The woman is my aunt, my mother’s sister. We spent a lot of time with my mother’s family in the late 1970’s and early 1980’s. The environment and the people had a big impact on me and I remember it vividly. Independent farming people. They say little and work hard. Leisure time is a very
abstract notion in such a context.

My aunt has been fulfilling the days work each and every day for the last 70 years. It’s what was done. I wanted to document this, but also to capture the routine of working and living in such a manner, in such a place. It’s a portrait of my aunt, and how my mother’s family was raised, and how my grandparents lived, but it is also a portrait of all places where people live like that, a manner that is closer to how the world was 150 years ago, and still very much is in many non urban places. It’s a way of being that is not commonly depicted or acknowledged.

Once you start discussing the place of The Musicians of Bremen in relation to European politics, you use several modes of addressing the audience : voice-over narration, the old woman reading out loud, onscreen text, shots of book covers and newspapers… Why these multiple ways of integrating text to your film ?

The voiceover deconstructing The Musician’s of Bremen is mine; the woman reading the story is my mother, reading it as she read it to me as a child, before I had learned how to read myself; the newspapers and books present a printed record of the changing public attitudes to people, events and ideas over a long period of time. Nothing is fixed, and no voice is wholly reliable. Our understanding of ‘texts’ change as our understanding of the contexts in which these perspectives emerged changes. Sometimes this is down to a shift in public attitudes and morals, sometimes this is down to — in both a national and an individual sense — self interest and self serving cynicism.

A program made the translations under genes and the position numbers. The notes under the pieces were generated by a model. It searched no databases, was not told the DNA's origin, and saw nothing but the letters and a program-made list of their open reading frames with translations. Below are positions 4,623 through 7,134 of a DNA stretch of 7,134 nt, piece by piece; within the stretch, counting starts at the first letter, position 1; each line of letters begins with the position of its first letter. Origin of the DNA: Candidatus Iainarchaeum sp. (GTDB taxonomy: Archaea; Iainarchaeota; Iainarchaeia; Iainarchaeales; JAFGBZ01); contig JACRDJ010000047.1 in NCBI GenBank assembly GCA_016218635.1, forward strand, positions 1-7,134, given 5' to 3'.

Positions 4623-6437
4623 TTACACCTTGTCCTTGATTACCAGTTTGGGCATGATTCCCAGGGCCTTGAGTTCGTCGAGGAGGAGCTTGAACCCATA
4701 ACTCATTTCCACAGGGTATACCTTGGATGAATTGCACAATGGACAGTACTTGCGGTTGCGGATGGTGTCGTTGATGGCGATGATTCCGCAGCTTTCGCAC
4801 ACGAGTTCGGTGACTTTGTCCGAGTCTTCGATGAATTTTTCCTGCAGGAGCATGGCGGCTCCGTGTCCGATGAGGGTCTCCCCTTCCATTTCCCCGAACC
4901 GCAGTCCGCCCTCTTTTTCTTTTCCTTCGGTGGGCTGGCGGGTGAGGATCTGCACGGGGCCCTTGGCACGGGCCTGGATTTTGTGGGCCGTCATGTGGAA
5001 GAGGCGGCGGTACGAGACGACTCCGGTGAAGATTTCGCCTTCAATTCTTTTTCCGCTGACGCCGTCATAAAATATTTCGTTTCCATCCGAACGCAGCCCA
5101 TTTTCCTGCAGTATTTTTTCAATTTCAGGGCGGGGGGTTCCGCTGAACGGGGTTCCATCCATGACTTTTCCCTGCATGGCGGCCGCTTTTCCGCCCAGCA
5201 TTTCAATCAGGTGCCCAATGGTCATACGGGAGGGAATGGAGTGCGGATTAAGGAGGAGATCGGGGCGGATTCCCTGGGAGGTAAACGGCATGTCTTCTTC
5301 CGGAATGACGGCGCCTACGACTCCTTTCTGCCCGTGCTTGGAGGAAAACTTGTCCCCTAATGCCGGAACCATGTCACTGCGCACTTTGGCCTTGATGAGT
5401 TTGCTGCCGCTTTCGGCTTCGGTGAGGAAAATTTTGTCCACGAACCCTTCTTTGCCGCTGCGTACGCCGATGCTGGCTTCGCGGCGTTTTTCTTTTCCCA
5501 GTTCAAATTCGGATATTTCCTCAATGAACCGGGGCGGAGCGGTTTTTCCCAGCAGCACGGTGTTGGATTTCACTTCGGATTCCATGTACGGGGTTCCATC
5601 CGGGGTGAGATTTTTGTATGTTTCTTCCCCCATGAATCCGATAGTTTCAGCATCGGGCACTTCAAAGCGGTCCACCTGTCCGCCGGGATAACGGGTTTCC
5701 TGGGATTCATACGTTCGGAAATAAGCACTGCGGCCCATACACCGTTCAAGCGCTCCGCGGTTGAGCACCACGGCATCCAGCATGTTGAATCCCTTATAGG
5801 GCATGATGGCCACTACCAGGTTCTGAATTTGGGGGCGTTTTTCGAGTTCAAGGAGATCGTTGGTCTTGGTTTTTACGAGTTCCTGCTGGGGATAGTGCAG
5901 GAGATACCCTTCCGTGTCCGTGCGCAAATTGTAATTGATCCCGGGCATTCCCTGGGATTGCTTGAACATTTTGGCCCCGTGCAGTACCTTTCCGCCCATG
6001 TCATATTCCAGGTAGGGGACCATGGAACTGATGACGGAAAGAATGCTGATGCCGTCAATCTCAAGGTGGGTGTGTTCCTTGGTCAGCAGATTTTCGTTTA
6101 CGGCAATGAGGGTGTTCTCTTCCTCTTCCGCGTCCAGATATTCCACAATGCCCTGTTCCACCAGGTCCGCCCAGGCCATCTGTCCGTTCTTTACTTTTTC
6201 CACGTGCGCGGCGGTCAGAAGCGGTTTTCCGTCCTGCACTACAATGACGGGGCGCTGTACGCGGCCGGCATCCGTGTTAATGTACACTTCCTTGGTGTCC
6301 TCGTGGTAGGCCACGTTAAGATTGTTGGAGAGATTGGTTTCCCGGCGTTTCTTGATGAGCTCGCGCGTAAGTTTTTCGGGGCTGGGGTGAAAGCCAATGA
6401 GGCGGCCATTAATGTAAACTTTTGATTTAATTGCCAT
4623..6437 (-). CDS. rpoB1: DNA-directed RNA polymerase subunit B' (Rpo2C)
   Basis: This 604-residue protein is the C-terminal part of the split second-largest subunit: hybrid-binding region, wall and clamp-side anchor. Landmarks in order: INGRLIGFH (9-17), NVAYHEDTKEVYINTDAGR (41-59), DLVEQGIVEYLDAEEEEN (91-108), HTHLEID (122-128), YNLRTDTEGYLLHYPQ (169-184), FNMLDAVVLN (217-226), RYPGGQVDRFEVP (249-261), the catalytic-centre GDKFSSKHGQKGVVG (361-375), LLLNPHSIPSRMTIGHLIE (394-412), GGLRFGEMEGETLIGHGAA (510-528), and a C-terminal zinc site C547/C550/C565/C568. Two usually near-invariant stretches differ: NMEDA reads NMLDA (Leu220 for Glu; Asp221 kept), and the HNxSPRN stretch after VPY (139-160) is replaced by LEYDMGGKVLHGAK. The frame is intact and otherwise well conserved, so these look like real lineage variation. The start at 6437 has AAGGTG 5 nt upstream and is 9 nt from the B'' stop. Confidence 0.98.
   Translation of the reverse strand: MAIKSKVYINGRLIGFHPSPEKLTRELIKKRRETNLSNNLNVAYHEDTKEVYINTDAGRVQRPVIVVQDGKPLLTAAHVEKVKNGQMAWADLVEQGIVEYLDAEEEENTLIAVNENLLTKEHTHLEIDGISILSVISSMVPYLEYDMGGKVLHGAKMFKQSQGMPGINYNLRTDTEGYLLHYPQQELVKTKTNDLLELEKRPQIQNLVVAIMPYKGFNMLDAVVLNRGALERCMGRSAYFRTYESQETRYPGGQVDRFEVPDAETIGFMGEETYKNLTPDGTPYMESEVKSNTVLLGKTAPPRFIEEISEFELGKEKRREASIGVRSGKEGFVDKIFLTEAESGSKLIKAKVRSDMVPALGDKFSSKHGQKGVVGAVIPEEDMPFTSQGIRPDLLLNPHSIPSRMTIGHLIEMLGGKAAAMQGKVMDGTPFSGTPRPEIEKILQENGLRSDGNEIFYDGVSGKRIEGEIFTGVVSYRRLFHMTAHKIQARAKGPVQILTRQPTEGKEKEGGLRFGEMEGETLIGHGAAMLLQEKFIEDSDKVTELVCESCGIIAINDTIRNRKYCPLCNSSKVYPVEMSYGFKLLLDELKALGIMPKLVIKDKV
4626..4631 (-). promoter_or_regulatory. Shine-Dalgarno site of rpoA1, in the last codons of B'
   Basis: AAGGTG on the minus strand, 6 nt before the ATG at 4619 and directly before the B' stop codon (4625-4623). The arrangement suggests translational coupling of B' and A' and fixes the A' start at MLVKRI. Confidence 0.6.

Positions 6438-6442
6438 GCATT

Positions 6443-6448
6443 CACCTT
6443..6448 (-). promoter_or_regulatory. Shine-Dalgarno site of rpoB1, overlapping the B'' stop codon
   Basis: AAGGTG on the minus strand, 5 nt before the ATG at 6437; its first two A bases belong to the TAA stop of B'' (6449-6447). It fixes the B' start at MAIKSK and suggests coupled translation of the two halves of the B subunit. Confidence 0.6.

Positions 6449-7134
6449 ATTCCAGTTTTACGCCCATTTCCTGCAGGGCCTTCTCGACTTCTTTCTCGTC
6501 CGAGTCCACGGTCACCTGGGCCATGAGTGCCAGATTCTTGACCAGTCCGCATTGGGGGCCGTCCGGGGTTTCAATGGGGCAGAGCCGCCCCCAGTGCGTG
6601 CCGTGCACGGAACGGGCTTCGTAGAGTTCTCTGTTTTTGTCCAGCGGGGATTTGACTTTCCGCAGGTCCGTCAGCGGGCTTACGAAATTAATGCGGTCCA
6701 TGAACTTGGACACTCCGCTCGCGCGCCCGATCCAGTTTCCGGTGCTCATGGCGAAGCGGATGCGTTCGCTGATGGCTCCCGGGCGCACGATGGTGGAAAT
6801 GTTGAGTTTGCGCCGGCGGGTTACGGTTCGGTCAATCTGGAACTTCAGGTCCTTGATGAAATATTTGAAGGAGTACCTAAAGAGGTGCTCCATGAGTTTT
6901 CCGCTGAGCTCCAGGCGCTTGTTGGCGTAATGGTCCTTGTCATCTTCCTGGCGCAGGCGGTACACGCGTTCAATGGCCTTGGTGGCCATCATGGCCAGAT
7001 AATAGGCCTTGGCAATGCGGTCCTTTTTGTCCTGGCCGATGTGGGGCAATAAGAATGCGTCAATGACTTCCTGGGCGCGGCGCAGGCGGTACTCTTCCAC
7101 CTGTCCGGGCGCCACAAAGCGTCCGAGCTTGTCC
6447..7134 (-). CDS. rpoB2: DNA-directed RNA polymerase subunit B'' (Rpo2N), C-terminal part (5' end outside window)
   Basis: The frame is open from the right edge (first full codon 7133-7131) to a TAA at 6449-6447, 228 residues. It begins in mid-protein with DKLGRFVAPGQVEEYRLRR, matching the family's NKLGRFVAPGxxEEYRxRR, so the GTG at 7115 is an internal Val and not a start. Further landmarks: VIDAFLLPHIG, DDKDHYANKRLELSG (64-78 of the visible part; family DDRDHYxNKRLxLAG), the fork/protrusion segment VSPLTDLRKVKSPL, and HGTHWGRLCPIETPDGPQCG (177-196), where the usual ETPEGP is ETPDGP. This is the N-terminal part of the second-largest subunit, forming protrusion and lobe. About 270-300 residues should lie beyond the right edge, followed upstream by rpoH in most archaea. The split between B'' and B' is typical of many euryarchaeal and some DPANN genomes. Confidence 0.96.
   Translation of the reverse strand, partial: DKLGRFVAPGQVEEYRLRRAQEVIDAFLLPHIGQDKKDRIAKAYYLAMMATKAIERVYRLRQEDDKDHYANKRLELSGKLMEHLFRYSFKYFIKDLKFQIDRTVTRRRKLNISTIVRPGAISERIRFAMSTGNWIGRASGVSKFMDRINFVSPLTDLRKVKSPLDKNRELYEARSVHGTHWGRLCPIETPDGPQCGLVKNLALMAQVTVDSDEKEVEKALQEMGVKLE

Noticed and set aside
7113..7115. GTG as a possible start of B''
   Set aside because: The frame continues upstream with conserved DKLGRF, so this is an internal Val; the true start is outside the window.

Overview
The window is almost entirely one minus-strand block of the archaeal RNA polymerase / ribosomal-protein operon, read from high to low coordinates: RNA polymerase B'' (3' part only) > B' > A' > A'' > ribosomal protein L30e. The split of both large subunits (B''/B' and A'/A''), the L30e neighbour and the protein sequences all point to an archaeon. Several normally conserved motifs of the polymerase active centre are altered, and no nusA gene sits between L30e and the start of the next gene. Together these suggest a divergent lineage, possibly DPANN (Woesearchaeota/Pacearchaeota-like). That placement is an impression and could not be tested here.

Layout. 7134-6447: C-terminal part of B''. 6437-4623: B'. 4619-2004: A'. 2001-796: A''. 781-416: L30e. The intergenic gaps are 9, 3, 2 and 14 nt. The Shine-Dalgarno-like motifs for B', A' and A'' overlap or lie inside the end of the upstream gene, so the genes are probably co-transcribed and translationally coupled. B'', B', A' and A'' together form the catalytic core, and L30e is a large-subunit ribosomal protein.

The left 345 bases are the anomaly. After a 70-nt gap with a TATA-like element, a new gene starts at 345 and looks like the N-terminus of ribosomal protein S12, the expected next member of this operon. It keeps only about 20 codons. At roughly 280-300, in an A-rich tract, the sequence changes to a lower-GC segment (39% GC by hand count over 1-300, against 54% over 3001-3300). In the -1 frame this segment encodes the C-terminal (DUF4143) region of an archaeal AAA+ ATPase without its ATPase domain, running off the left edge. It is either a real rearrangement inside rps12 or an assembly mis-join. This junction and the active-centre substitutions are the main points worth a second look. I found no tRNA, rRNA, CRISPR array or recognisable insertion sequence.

I always try to vary the voices (and the sources of the voices) in my films, particularly in relation to my own, as I trust that least of all.

Throughout the film, shots of the landscape play an essential role. Why was it important for you that the film be visually articulated around the Irish landscape ?

That landscape is very familiar to me. Its great beauty and expanse contains many narratives and voices within it. It is located in the middle of what was one of the most violent areas in Europe during the 1970’s and 1980’s, and many people were killed in the region, not that you’d think that to look at that landscape now. What you think you see and what you are actually looking at are often vastly different.

I wanted to do two things. Firstly to depict a place I knew well, where people who influenced me enormously lived. A place and people I owe an unpayable debt to. I also wanted to show from as unobstructed a viewpoint as possible a landscape after armed conflict. Just because the soldiers and helicopters are no longer present, it doesn’t mean that they were never present, that their former presence is forgotten, nor that they may not be present again. This is true of all landscapes. 

Interview by Nathan Letoré

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Technical sheet

Ireland, Germany / 2023 / 55’

Production: Declan Clarke (N/A)